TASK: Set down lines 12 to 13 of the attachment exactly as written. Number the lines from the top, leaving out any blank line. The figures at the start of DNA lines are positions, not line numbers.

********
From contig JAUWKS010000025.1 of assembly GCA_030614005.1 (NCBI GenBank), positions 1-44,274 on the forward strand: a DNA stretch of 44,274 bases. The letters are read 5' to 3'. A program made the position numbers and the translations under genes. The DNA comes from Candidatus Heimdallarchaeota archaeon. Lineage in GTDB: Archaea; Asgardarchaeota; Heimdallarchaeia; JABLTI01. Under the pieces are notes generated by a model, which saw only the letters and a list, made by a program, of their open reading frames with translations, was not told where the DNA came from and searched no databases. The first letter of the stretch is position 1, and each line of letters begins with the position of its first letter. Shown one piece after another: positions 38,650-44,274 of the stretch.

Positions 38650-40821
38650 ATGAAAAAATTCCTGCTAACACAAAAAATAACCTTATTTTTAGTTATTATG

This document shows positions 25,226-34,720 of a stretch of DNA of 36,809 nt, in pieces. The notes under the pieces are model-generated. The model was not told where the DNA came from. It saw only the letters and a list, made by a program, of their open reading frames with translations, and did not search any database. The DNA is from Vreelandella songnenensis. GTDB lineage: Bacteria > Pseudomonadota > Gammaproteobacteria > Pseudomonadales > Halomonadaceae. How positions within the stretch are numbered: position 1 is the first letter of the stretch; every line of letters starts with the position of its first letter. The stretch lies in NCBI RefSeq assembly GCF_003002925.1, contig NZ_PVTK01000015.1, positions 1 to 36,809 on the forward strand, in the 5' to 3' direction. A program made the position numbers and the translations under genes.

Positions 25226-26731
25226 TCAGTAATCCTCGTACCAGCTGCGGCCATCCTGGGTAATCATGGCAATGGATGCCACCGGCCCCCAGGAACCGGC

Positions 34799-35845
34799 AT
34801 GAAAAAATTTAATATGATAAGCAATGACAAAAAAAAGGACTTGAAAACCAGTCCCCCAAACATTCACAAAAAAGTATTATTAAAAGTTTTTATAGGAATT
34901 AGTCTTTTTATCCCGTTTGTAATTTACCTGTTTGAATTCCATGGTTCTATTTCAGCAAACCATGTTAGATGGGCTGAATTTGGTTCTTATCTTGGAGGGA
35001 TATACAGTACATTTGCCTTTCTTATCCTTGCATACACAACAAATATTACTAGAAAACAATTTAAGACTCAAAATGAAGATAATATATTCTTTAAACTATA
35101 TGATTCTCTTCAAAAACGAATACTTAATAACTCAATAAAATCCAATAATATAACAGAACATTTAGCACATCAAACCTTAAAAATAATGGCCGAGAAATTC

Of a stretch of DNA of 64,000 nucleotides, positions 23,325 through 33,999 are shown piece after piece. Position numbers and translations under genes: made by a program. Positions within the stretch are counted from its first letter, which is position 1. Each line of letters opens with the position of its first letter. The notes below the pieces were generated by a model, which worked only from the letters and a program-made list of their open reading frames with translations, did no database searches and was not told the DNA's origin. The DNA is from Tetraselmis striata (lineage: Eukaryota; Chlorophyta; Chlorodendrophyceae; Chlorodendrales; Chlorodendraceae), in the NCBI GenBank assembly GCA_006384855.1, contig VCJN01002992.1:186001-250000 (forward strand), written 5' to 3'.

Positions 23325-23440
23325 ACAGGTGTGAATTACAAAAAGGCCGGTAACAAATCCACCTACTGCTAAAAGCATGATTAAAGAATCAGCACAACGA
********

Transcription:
35101 TGATTCTCTTCAAAAACGAATACTTAATAACTCAATAAAATCCAATAATATAACAGAACATTTAGCACATCAAACCTTAAAAATAATGGCCGAGAAATTC

Of a stretch of DNA of 64,000 nucleotides, positions 23,325 through 33,999 are shown piece after piece. Position numbers and translations under genes: made by a program. Positions within the stretch are counted from its first letter, which is position 1. Each line of letters opens with the position of its first letter. The notes below the pieces were generated by a model, which worked only from the letters and a program-made list of their open reading frames with translations, did no database searches and was not told the DNA's origin. The DNA is from Tetraselmis striata (lineage: Eukaryota; Chlorophyta; Chlorodendrophyceae; Chlorodendrales; Chlorodendraceae), in the NCBI GenBank assembly GCA_006384855.1, contig VCJN01002992.1:186001-250000 (forward strand), written 5' to 3'.